Association of low sexual desire with current sexual behavior, self-concept as well as comorbidities and lifestyle factors
Goethe, V1; Schroeter, L1; Koehn, FM2; Kron, M3; Schulwitz, HS1; Zitzmann, M4; Arsov, C5; Hadaschik, BA6; Imkamp, F7; Gschwend, JE1; Herkommer, K1
1: Department of Urology, Klinikum rechts der Isar, Technical University of Munich, Munich, Germany; 2: Andrologicum Munich, Munich, Germany; 3: Institute for Epidemiology and Medical Biometry, University of Ulm, Ulm, Germany ; 4: Centre of Reproductive Medicine and Andrology, University Hospital Muenster, Westfaelische Wilhelms-University, Muenster, Germany; 5: Department of Urology, University Hospital Dusseldorf, Heinrich-Heine-University, Dusseldorf, Germany; 6: Department of Urology, Heidelberg University Hospital, Ruprecht-Karls-University, Heidelberg, Germany; 7: Clinic for Urology and Urologic Oncology, Hannover Medical School, Hannover, Germany
Objectives: Low sexual desire is one of the most common sexual dysfunctions in men along with erectile dysfunction (ED) and orgasmic/ejaculatory disorders. Comorbidities and lifestyle factors such as diabetes and obesity have been found to be important risk factors. Aim of present study was to survey the prevalence of low sexual desire in a community-based sample of 45-year old men and to analyze the association with various risk factors (sociodemographic, lifestyle, self-concept, sexual behavior, comorbidities).
Material and Methods: Between April 2014 and April 2016 a community-based sample of 45-year old men was enrolled in the German Male Sex-Study (GMS-Study). At first presentation in one of the four study centers men were asked to fill out questionnaires assessing sociodemographic, lifestyle and psychological factors as well as factors relating sexuality. To assess sexual desire men were asked how often they had felt the desire to be sexually active during the past 4 weeks. Low sexual desire was defined as rarely and very rarely. For inquiry of comorbidities, current medication and assessment of obesity, an anamnesis interview and a short physical examination were performed by a study physician. Included were Caucasian men without use of 5-alpha-reductase-inhibitors or antidepressants. Data was analyzed using chi square test.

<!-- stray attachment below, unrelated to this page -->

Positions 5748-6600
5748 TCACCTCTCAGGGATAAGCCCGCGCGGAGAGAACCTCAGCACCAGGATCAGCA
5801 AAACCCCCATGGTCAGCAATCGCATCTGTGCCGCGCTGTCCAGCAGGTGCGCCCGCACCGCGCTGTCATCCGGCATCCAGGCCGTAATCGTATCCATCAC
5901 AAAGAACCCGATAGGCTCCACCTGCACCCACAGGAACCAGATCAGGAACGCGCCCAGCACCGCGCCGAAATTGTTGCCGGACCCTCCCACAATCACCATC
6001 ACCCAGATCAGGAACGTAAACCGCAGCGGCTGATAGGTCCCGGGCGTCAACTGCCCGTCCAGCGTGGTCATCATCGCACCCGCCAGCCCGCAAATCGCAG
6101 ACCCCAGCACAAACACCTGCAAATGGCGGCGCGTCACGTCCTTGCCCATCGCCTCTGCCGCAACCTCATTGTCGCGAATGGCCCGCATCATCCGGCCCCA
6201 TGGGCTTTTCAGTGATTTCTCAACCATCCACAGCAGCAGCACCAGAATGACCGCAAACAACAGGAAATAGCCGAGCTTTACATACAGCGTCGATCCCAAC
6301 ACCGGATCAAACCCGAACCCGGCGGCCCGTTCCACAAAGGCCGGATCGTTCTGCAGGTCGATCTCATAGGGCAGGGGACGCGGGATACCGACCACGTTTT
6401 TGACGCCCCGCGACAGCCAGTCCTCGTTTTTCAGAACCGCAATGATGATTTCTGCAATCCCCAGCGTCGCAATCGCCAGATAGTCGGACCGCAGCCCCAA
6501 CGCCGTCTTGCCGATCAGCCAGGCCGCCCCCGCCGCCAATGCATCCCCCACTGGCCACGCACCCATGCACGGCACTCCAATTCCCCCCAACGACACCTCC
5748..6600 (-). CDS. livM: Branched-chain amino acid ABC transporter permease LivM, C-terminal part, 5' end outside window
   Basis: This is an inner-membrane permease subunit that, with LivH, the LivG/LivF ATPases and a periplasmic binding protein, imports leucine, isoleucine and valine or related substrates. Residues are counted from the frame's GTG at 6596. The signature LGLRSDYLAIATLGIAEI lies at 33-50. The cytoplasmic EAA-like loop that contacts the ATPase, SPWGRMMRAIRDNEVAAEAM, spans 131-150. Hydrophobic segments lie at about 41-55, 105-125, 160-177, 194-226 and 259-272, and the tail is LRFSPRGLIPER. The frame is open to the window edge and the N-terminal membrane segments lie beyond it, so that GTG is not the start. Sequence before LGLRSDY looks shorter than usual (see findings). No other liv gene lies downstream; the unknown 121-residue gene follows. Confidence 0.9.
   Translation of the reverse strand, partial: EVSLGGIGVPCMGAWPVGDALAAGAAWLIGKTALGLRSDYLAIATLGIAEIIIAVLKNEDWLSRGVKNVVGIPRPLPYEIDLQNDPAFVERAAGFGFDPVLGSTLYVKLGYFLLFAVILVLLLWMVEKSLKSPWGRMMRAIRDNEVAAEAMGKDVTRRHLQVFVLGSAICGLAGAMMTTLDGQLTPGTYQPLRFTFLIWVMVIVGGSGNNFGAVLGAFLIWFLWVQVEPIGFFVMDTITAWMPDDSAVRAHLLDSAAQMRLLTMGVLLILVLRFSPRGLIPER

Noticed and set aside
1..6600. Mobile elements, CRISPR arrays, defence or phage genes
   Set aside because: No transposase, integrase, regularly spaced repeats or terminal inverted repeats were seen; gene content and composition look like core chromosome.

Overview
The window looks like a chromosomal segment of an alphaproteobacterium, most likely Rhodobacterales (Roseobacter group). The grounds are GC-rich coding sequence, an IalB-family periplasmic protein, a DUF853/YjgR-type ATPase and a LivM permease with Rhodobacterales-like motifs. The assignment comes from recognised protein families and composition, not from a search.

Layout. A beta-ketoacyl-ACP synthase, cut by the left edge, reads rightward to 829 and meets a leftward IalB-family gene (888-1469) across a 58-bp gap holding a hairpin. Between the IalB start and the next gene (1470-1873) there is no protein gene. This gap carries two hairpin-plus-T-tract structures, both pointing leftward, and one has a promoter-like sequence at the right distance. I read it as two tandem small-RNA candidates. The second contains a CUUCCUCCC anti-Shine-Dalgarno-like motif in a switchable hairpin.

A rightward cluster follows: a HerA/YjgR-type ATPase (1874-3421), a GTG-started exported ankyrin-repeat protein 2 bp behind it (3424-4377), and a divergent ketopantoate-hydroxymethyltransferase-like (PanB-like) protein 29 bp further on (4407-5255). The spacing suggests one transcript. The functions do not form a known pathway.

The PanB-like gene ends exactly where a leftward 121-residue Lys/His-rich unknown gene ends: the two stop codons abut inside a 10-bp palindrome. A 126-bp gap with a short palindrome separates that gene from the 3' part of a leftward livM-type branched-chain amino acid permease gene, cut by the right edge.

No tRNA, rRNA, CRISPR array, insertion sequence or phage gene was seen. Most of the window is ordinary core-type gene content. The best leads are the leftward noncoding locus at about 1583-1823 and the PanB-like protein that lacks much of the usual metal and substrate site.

Results: Of the final study cohort of 10,962 men, 4.7% fit the criteria for low sexual desire. Associated sociodemographic factors were being in a long-lasting partnership, having children and unemployment (p<0.001). Low physical activity was also significantly associated with low sexual desire (p<0.001). Furthermore, men with a higher perception of social pressure, with lower sexual self-esteem and men with a worse body-image were significantly more likely to report on low sexual desire (p<0.001). Comorbidities associated with low sexual desire were benign prostate syndrome, hypertension, ED and premature ejaculation (p<0.001).
Conclusion: With 4.7%, low sexual desire is a common sexual dysfunction in 45-year old German men. Besides well-established risk factors (e.g. comorbidities, lifestyle), we were able to show that psychological factors such as low sexual self-esteem or high perception of social pressure can play an equally important role.
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